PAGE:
What is Rotator Cuff Repair Surgery (Single Row & Double Row)?
Located within the shoulder joint and connecting the scapula (shoulder blade) to the humerus (upper arm bone), the rotator cuff is a sophisticated structure composed of a group of tendons and muscles. The rotator cuff’s tendons provide stability to the joint, while the muscles provide rotation. A patient may sustain an injury to the rotator cuff from a sports injury, a fall, repetitive overuse, or tendon degeneration. Rotator cuff injuries can range from a mild sprain to a complete tendon disruption. Rotator cuff repair surgery is generally required in Vail, Aspen, Colorado Springs and Denver, Colorado patients in cases that involve a partial or complete tendon tear. Dr. Matthew Provencher, orthopedic shoulder surgeon, offers single row and double row rotator cuff surgery techniques to return patients back to their activities following an injury.
Patients affected by a rotator cuff injury may experience tenderness and sharp pain in the injured shoulder. If ice, rest and medications do not alleviate these troublesome symptoms, Dr. Provencher may recommend a single row or double row rotator cuff repair surgery. Following the surgical procedure, a strict rehabilitation program must be followed by the patient to help ensure a full recovery.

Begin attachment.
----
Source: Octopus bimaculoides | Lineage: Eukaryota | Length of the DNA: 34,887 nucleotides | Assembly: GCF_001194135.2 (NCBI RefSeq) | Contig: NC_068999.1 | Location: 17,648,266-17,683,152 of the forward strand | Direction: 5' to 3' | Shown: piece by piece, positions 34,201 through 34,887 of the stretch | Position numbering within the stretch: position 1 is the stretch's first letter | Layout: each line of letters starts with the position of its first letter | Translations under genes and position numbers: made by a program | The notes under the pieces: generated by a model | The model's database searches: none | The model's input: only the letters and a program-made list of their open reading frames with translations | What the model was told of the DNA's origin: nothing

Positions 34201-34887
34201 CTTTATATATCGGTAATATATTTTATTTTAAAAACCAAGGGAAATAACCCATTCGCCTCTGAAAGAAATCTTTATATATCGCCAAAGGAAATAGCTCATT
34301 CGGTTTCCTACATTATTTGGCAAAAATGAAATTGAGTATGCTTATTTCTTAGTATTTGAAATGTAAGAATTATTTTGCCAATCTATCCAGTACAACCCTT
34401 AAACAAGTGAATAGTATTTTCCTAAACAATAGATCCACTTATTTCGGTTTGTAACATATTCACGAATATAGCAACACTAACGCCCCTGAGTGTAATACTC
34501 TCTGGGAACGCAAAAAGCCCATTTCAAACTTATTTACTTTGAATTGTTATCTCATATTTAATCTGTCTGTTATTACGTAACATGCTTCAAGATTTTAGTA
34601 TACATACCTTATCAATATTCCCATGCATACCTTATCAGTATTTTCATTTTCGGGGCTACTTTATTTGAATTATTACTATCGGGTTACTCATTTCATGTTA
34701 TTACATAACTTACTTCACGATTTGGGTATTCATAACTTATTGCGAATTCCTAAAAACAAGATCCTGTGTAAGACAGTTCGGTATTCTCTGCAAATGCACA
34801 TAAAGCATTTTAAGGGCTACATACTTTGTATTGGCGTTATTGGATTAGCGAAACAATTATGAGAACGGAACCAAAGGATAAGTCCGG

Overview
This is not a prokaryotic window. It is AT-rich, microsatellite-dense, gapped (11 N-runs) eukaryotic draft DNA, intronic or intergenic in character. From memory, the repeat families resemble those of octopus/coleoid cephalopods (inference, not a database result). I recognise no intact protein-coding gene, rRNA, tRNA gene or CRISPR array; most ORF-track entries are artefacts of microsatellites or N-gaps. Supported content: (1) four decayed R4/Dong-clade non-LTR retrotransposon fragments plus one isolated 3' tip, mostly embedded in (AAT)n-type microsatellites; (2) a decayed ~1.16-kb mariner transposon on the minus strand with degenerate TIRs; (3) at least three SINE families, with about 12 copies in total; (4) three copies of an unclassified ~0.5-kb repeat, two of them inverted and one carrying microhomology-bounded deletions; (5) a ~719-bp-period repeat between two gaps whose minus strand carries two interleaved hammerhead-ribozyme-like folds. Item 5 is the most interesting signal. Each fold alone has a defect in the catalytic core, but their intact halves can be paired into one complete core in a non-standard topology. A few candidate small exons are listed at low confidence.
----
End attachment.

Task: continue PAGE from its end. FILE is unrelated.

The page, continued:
Single-Row vs. Double-Row Rotator Cuff Repair
Dr. Provencher specializes in both single row and double row rotator cuff surgery.
- Single row arthroscopic rotator cuff repair- A single row refers to the way the torn rotator cuff tendon is repaired during surgery. In this minimally invasive technique, Dr. Provencher utilizes a single row of sutures to complete the repair.
- Double row arthroscopic rotator cuff repair- A double row repair is also a minimally invasive technique, but this procedure utilizes a double row of sutures to repair the damaged rotator cuff tendon.
The double row repair restores the anatomical rotator cuff “footprint” (exact shape, size and position of the rotator cuff). A single row repair does not recreate the anatomical footprint, but is still effective in many cases. Single row repair is particularly indicated in the older, less active patient population that is less at risk of re-tear, while double row repair is more commonly used in the younger, active patient subgroup.
Both the single row and double row techniques can help patients achieve an active, healthy lifestyle following a rotator cuff injury. Both surgeries are performed arthroscopically so the techniques are minimally invasive, causing less pain, and a quicker return to activities in many patients. Dr. Provencher will select the proper rotator cuff repair surgery technique based on shape of tear, size of tear, and patient’s functional level.